Mean responses for confidence among Yale-NUS students remained low. USP students were more confident about the New College compared to their Yale-NUS counterparts, but still gave low mean responses (Fig. 3).

Meanwhile, most comments on confidence in the New College expressed doubts that the New College could embody interdisciplinarity and be inclusive to international students, low-income students, LGBT students, and students of various academic backgrounds (Fig. 4).

Bar chart: Responding to what they would like to see in the New College planning process, 84% of Yale-NUS students and 62% of USP students wanted more time to collect and consider student feedback by delaying the New College formation; 88% of Yale-NUS students and 85% of USP students wanted more transparency in information released about the planning process; 76% of Yale-NUS students and 78% of USP students wanted more checkpoints for student involvement in the planning process; 70% of Yale-NUS students and 68% of USP students wanted more timely communication on the decisions made in the Working Groups and Planning Committee; 9% of Yale-NUS students and 8% of USP students selected the "Others" option; and 1% of Yale-NUS students and 5% of USP students said they were satisfied with the current arrangements.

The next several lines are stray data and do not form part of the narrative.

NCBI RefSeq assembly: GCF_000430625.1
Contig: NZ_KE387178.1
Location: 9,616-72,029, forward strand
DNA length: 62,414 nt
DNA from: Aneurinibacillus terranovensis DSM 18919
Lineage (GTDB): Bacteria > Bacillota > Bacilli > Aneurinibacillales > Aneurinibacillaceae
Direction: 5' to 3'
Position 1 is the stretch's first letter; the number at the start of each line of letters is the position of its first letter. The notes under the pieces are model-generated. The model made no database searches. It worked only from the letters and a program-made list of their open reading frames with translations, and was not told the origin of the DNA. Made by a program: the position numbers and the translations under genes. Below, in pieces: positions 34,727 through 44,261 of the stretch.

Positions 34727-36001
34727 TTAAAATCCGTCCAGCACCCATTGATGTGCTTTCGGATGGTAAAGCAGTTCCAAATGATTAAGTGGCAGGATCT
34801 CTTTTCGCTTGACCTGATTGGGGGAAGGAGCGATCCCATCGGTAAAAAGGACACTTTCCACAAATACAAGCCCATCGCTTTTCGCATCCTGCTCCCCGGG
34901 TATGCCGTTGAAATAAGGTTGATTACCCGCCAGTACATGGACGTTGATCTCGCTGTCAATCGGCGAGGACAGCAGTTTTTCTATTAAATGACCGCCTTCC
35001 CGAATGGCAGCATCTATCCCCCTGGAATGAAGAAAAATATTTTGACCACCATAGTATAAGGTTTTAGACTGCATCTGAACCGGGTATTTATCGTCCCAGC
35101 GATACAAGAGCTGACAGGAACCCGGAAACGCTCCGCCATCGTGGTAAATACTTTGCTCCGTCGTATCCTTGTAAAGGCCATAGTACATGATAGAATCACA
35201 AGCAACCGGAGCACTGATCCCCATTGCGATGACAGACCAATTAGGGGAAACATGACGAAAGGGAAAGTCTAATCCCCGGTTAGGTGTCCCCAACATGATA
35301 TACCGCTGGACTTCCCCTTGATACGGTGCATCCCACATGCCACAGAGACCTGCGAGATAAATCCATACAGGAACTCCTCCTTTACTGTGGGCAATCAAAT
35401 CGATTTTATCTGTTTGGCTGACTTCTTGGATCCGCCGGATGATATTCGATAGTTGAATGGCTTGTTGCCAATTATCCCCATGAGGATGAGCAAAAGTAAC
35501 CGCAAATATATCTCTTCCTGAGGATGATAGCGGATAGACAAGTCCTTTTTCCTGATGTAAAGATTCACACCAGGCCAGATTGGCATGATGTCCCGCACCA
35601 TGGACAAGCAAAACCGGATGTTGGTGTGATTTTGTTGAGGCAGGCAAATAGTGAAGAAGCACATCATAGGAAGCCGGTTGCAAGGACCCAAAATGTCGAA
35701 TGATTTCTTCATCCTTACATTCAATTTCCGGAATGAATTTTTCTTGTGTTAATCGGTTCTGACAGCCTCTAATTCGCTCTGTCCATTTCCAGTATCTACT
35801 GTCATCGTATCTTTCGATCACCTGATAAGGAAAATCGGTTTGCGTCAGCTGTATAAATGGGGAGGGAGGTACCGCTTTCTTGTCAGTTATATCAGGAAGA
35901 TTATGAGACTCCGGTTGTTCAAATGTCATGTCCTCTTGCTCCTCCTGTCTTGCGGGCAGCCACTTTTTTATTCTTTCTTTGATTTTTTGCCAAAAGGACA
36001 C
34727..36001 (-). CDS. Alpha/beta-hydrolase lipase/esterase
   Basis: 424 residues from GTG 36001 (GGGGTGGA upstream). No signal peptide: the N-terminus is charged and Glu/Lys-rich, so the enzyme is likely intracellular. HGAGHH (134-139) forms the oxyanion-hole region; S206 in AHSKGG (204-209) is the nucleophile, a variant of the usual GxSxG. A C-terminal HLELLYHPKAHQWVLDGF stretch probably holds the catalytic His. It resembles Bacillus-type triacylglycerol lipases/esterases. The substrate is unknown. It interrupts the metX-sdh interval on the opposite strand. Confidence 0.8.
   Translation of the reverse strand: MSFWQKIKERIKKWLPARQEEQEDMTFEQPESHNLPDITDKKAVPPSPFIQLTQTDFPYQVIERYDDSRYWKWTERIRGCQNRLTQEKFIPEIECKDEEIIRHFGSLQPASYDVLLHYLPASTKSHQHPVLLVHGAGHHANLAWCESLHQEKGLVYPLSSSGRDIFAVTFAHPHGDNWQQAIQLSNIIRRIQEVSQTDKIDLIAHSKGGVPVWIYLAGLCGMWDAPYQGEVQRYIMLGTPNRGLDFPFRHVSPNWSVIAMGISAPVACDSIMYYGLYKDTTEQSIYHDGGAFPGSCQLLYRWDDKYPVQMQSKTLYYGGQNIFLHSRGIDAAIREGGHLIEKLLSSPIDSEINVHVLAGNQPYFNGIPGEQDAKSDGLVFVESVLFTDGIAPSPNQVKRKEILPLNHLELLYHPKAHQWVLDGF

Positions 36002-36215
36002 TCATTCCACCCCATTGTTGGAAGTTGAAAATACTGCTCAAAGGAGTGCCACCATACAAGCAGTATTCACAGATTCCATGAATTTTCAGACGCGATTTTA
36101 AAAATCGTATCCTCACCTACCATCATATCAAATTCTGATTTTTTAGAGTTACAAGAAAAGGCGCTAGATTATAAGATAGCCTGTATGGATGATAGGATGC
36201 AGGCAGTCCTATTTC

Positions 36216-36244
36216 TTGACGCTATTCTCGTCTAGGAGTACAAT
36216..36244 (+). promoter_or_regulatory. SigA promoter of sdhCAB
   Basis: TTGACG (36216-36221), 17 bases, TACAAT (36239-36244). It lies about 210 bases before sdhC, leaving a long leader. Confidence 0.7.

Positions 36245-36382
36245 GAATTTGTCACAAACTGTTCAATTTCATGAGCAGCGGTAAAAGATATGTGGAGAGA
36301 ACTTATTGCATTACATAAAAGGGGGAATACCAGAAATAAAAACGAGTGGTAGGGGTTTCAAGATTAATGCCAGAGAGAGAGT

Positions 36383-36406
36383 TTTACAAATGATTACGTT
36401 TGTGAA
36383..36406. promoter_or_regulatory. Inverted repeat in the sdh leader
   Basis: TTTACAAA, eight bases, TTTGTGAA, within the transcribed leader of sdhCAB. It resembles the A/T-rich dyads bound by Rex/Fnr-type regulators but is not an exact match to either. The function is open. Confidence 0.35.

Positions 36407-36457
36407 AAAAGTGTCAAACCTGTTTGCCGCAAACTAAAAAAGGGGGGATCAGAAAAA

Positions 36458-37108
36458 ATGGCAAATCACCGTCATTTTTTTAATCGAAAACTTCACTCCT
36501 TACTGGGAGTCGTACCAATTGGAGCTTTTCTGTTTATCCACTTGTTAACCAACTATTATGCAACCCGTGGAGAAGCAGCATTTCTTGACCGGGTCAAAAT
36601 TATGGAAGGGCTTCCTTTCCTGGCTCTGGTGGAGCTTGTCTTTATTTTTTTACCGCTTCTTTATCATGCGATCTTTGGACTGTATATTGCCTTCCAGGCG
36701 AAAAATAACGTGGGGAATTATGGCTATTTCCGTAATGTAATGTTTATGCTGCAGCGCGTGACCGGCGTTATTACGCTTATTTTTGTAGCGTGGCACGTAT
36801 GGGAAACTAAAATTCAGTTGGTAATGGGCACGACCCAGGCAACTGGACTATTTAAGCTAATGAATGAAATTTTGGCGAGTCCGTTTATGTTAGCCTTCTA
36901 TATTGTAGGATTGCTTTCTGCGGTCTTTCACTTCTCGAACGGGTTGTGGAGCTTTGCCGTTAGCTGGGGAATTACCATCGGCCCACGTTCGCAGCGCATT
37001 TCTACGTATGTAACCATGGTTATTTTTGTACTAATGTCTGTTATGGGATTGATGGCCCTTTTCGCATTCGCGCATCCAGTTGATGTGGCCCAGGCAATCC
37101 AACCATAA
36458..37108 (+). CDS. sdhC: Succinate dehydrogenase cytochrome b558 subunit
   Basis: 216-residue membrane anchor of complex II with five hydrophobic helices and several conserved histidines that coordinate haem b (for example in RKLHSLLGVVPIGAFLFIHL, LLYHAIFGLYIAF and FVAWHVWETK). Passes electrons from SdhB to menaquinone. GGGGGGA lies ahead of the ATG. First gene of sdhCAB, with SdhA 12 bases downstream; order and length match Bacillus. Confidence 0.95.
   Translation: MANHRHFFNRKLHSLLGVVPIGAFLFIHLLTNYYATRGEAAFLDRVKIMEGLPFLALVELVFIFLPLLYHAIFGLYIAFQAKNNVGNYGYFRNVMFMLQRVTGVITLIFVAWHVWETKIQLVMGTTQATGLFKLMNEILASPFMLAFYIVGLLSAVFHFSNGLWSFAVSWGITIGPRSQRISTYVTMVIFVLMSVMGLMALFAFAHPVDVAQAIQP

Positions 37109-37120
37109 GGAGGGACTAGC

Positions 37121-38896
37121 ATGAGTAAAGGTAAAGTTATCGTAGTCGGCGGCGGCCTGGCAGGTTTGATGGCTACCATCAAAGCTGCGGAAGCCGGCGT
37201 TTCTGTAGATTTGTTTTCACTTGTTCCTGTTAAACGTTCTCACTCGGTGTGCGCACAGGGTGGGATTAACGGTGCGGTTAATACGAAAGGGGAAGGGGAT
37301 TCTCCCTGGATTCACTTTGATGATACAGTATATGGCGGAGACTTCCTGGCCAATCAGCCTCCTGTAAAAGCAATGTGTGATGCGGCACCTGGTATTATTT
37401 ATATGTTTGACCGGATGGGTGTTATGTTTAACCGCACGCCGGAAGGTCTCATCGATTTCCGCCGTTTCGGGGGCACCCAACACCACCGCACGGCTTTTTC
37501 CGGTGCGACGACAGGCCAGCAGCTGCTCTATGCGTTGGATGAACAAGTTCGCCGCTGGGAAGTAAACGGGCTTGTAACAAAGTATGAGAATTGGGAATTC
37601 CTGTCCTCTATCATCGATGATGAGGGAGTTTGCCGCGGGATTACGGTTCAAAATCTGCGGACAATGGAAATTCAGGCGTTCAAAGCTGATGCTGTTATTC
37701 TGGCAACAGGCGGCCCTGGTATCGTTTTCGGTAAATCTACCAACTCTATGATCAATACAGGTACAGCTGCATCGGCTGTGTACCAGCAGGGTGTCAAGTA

Fig. 5: A bar chart showing the responses for the question: “What would you like to see in the planning process for the New College?”

Finally, the poll asked students what they would like to see in the planning process (Fig. 5).